Incidental Coronary Artery Calcification and Stroke Risk in Patients With Atrial Fibrillation

OBJECTIVE.

Atrial fibrillation (AF) is a major risk factor for stroke. The CHA2DS2-VASc score is used to risk stratify patients, and the score includes known coronary artery disease (CAD) as a variable. The aim of this study was to assess if the presence of incidental coronary artery calcification (CAC), without known CAD, is associated with stroke independent of CHA2DS2-VASc variables.

MATERIALS AND METHODS.

A retrospective review of health records was performed for patients who had AF, a chest CT scan performed within 1 year, and a subsequent visit for stroke. Patients with CAD and other vascular disease, a mechanical valve, or who were older than 74 years old were excluded. Included patients were one-to-one matched by age and CHA2DS2-VASc risk factors to patients who had had similar follow-up but who did not have a stroke. Nongated CT images were reviewed for CAC. Univariate and Cox regression analyses were performed.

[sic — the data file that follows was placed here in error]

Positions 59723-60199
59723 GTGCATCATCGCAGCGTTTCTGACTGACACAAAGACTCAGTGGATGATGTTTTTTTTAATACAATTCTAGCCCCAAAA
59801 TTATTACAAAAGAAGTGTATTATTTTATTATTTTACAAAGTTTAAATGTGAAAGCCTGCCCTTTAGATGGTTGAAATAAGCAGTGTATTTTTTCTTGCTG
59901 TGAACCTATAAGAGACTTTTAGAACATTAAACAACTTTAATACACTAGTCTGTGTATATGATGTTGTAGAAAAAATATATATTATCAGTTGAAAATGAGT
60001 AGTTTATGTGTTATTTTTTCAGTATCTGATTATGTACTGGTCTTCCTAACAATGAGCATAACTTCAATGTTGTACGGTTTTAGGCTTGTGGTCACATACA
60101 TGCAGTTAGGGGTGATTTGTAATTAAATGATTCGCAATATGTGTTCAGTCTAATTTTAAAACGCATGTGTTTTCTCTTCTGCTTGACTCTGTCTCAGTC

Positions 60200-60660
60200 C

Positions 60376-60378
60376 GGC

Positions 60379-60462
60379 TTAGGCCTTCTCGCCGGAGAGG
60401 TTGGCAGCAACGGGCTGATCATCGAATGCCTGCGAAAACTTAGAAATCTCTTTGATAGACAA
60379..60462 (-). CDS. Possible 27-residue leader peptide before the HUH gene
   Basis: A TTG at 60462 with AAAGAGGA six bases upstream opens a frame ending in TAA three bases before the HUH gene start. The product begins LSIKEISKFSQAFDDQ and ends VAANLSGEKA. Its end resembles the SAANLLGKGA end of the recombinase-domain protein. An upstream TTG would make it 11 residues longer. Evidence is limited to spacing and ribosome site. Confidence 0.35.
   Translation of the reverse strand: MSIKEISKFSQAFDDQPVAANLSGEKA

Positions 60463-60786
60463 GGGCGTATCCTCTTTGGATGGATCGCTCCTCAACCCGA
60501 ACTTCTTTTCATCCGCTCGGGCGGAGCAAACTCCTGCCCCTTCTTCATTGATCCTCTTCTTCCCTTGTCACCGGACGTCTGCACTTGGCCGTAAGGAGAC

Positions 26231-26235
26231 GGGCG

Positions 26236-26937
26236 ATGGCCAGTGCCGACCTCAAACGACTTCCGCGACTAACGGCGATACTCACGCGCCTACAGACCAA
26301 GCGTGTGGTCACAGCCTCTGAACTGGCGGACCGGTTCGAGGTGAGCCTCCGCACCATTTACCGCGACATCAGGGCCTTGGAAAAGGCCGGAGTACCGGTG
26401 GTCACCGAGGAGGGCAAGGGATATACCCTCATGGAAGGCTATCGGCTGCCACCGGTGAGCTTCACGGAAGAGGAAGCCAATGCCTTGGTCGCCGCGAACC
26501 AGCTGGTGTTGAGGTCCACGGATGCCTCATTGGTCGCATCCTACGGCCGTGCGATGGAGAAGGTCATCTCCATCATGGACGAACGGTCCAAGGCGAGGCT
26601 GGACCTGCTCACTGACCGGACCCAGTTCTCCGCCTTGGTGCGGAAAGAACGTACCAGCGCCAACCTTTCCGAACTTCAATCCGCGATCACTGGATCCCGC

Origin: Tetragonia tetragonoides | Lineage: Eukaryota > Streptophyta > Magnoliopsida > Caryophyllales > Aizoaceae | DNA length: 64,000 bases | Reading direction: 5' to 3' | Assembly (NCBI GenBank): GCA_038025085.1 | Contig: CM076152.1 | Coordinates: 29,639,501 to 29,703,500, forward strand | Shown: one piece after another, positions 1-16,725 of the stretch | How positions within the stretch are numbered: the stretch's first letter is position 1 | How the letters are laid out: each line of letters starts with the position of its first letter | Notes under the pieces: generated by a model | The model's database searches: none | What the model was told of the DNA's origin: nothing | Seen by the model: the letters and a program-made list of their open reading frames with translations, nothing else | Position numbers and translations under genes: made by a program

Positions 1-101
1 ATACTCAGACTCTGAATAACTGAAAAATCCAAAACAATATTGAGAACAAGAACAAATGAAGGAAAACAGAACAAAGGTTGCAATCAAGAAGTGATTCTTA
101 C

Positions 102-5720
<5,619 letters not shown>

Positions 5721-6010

RESULTS.

A total of 203 patients met the study criteria, and 203 matched patients without stroke were identified. Median age was 61 years old with stroke and 62 years old without stroke (p = 0.99). In both groups, 82 (39.0%) were women and the median CHA2DS2-VASc was 2 (interquartile range, 1-2). Anticoagulation medication was prescribed to 46 (22.7%) patients in the group who had had a stroke and 52 (25.6%) in the group without stroke (p = 0.49). On Cox regression analysis, CAC was associated with stroke (hazard ratio [HR], 1.47; 95% CI, 1.10-1.97; p < 0.01) and mortality (adjusted HR, 1.41; 95% CI, 1.02-1.95; p = 0.04).

CONCLUSION

Patients with AF and incidental CAC depicted on chest CT have an increased risk of stroke and mortality beyond established risk factors.